WASHINGTON, D.C. – The U.S. Senate today approved legislation that will expand the federal government's reach into neighborhood banks.
The bill, coined the "Small Business Jobs Act," is ostensibly aimed at encouraging small businesses to create jobs through tax rate reductions and other incentives. But while the legislation temporarily reduces taxes by $12 billion, it ignores the looming $300 billion permanent increase in other taxes that will hit small-business owners at the beginning of 2011, according to a recent report in the Wall Street Journal.
"The Obama Administration is offering small businesses temporary tax relief in one hand, but then plans on smacking them with permanent tax increases with the other," said Kyl. "To create jobs, small businesses need the certainty that they will be able to keep their own capital, not additional lines of credit from Uncle Sam. Congress can provide this certainty by immediately extending current tax rates for small-business owners and all Americans."
While there are a number of provisions that could have drawn bipartisan support, the bill contains a $30 billion Small Business Lending Fund, which would function similarly to the Troubled Asset Relief Program (TARP). This bill authorizes the Treasury Department to use the fund to purchase stock in community banks if participating entities agree to aggressively lend to small business.
"In other words, the Small Business Lending Fund would allow the federal government to take equity stake in community banks so long as these banks lend how Congress dictates," said Kyl. "Over the past two and half years, the Obama administration and the Democrat-led Congress have expanded the reach of the federal government into our student loan industry, the financial sector, the automotive industry, and our health-care system. Now, they are attempting to take a stake in our neighborhood banks."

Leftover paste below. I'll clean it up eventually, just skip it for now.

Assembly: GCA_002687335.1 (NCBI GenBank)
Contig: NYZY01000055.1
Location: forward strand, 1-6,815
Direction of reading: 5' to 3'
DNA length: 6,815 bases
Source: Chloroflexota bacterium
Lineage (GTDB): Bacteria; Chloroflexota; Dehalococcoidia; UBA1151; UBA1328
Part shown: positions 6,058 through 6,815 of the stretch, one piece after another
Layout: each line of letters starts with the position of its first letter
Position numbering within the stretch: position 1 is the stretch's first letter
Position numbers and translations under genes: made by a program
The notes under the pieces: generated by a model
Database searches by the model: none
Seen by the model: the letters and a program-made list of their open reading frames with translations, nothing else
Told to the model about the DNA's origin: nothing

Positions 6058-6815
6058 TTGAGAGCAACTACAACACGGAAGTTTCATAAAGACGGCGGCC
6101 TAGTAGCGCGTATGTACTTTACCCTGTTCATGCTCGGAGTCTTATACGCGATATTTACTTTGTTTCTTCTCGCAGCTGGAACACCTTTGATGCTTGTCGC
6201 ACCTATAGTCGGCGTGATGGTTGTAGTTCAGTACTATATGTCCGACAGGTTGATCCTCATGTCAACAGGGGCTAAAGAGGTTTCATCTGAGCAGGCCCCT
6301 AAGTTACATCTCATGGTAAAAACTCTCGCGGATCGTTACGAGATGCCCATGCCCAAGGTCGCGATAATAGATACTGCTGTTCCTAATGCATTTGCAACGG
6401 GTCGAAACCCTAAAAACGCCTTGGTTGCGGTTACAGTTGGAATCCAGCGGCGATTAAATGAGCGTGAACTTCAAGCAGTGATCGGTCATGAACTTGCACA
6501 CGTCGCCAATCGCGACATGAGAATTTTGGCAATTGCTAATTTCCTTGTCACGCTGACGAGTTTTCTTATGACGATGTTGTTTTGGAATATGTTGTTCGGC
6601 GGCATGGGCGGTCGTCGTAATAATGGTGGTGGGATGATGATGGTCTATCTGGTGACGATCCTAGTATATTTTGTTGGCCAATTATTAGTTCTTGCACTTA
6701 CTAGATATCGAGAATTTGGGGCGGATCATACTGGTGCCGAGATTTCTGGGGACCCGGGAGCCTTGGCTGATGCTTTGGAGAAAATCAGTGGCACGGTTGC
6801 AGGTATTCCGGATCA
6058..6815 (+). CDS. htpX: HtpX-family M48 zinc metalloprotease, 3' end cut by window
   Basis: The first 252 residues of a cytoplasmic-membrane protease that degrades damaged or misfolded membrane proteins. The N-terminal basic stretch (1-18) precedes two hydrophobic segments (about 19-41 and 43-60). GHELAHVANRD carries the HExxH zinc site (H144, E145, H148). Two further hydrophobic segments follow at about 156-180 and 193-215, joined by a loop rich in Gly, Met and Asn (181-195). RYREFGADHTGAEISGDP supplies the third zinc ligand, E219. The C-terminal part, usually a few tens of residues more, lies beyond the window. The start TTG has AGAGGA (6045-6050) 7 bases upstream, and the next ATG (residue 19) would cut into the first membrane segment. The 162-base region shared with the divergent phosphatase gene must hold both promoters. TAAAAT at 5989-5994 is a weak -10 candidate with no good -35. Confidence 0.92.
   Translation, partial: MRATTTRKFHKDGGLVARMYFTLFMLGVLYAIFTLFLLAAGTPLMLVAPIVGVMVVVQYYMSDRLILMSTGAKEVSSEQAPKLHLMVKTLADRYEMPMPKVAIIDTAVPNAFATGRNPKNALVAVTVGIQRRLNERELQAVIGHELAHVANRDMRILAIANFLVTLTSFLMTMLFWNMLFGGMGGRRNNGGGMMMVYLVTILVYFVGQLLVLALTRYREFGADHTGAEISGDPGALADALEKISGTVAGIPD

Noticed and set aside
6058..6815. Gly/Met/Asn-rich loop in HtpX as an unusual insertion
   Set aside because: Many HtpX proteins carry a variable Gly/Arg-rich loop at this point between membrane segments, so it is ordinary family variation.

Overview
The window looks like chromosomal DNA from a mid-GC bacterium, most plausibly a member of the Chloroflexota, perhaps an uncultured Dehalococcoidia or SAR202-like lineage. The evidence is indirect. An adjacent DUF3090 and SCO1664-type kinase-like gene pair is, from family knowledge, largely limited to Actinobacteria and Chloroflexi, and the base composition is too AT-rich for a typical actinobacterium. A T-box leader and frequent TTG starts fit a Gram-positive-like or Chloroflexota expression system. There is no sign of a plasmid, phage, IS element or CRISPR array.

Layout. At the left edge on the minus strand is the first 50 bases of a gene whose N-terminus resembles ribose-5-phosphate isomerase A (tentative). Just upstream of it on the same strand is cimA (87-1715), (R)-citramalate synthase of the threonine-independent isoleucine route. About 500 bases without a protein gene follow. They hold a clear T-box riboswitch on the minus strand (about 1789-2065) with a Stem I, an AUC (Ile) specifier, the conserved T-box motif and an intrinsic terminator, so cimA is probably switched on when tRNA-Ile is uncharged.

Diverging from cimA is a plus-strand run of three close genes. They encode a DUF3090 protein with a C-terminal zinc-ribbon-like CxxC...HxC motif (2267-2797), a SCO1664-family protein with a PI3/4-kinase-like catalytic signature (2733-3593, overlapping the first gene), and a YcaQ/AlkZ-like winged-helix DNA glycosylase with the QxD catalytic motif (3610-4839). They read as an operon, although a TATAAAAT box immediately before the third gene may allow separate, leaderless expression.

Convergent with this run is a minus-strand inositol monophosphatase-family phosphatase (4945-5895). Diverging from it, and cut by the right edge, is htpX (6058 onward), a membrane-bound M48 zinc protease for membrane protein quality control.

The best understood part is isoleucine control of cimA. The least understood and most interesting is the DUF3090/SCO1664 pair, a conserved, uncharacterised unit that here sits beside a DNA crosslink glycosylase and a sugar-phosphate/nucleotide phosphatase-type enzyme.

Senate Democrats also beat back an effort by Senator Mike Johanns (R-Neb.) to rescind a portion of the new health-care law that would place a financial and bureaucratic burden on small businesses. Known as the 1099 reporting requirement, it requires companies to report to the Internal Revenue Service when they purchase goods costing more than $600 annually from a vendor or supplier. Thus, starting in 2013, businesses will have to report simple transactions, such as purchasing office equipment and supplies. This new mandate is expected to wallop over 30 million small businesses with increased paper work and costs to comply with the new reporting requirement.
Sen. Jon Kyl is the Senate Republican Whip and serves on the Senate Finance and Judiciary committees. Visit his website at www.kyl.senate.gov.